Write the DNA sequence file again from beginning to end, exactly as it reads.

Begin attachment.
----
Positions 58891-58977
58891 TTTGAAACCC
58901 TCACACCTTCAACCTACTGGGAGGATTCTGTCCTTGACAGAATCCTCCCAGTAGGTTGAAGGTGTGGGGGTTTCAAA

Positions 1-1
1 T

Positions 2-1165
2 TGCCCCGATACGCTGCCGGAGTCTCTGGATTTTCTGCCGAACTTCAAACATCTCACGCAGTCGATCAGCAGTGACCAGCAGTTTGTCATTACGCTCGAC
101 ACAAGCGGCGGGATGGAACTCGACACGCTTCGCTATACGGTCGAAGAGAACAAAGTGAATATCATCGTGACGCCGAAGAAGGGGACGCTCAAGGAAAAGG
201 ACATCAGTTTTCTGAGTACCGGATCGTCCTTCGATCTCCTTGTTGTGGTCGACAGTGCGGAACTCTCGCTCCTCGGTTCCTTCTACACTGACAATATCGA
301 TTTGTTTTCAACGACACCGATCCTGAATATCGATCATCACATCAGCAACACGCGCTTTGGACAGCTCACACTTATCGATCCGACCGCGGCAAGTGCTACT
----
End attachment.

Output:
Positions 58891-58977
58891 TTTGAAACCC
58901 TCACACCTTCAACCTACTGGGAGGATTCTGTCCTTGACAGAATCCTCCCAGTAGGTTGAAGGTGTGGGGGTTTCAAA

Positions 1-1
1 T

Positions 2-1165
2 TGCCCCGATACGCTGCCGGAGTCTCTGGATTTTCTGCCGAACTTCAAACATCTCACGCAGTCGATCAGCAGTGACCAGCAGTTTGTCATTACGCTCGAC
101 ACAAGCGGCGGGATGGAACTCGACACGCTTCGCTATACGGTCGAAGAGAACAAAGTGAATATCATCGTGACGCCGAAGAAGGGGACGCTCAAGGAAAAGG
201 ACATCAGTTTTCTGAGTACCGGATCGTCCTTCGATCTCCTTGTTGTGGTCGACAGTGCGGAACTCTCGCTCCTCGGTTCCTTCTACACTGACAATATCGA
301 TTTGTTTTCAACGACACCGATCCTGAATATCGATCATCACATCAGCAACACGCGCTTTGGACAGCTCACACTTATCGATCCGACCGCGGCAAGTGCTACT